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      • I have a related question: Do you think being sick of certain songs takes away from an album’s greatness if you thought those songs were great in the first place? I’m rarely affected by songs being “overplayed” but I seem to be in the minority, as a lot of music lovers I know will take points away from albums because of that. I like to think of how an album will sound to someone hearing it for the first time, and as often as possible I like to listen with that mindset. I’m curious about how many others do the same.

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        • I have had that issue sometimes – I remember when I first started my site, I marked Crowded House’s early albums pretty harshly, then realised I wasn’t taking the singles into account, which wasn’t fair. ‘Don’t Dream It’s Over’ kind of towers over the rest of the Crowded House debut, so it shouldn’t be discounted.

          The two acts I struggle with the most with single overplay are Queen and U2 – the first two songs on News of the World and the first three songs of Joshua Tree in particular I’ll often skip, but I think both of those albums are very solid otherwise. ‘Bohemian Rhapsody’ has lost impact for me too, but it’s a key track for Queen.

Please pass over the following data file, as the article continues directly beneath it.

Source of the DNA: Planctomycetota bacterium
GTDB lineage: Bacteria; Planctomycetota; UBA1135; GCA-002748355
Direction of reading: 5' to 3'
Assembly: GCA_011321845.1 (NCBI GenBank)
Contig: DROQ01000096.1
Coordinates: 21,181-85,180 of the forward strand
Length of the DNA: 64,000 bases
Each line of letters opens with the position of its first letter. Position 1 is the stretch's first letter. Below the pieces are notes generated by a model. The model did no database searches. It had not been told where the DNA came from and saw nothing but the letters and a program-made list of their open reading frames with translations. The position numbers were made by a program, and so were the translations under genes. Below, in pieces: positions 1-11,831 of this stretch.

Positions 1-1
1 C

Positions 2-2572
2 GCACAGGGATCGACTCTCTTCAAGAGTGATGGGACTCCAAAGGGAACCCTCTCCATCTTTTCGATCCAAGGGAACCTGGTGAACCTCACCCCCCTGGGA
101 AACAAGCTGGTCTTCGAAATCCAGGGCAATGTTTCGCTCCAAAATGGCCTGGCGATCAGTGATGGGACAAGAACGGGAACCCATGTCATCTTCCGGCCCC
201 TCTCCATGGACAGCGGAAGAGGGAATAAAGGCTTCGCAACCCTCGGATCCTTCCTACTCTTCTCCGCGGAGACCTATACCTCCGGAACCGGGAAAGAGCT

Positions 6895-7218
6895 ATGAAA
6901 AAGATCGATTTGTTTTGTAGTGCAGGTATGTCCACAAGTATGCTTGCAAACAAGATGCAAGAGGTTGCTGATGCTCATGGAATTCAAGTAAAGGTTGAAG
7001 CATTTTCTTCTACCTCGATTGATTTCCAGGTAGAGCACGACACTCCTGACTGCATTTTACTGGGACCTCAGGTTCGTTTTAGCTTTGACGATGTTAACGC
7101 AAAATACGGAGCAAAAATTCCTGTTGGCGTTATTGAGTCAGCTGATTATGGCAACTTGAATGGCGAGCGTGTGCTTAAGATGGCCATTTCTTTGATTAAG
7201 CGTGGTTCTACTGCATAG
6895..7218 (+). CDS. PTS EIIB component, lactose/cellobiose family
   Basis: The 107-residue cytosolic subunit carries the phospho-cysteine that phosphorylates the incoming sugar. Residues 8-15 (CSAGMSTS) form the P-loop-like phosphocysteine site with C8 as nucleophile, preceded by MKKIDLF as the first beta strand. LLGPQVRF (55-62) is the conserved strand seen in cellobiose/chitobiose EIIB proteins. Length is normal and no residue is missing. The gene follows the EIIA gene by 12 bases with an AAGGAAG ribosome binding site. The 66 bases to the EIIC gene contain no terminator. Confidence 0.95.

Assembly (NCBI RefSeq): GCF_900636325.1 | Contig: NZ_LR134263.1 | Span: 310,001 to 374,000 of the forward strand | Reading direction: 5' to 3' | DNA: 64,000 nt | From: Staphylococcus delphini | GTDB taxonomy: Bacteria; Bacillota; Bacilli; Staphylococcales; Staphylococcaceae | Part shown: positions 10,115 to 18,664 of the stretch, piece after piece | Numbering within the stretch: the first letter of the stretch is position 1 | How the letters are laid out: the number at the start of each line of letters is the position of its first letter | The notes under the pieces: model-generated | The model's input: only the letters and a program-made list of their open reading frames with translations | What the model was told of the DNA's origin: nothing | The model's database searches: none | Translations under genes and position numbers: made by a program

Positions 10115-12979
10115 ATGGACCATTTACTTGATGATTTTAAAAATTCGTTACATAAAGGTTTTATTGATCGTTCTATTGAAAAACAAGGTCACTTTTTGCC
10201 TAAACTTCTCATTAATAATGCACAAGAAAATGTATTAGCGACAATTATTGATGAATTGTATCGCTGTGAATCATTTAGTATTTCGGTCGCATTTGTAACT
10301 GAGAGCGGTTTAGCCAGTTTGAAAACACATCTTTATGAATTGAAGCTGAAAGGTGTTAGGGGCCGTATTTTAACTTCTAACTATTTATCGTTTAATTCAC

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        • I have a friend who wouldn’t listen to The Beatles, once claiming that they were overrated and that he preferred The Monkees. His explanation was that he was overexposed to Beatles songs when he was younger and didn’t need to hear them anymore. At this point it’s probably been 35 years since he played anything by them, which makes me think that they would sound pretty fresh to him. But he’s clung to that opinion for so long that I don’t think he’ll budge. Just because a song is overexposed doesn’t mean its impact should be forgotten.

          U2 is a great example. I was already a huge fan when The Joshua Tree was released, and overplayed that record all by myself throughout my junior & senior years of college. I don’t play it (or most of their discography) much anymore, but I still regard it as a pivotal album in my life and would rank it among their Top 3 or 4, especially for newcomers. Maybe “worst to best” should really be “least favorite to most favorite” or “least played to most played.”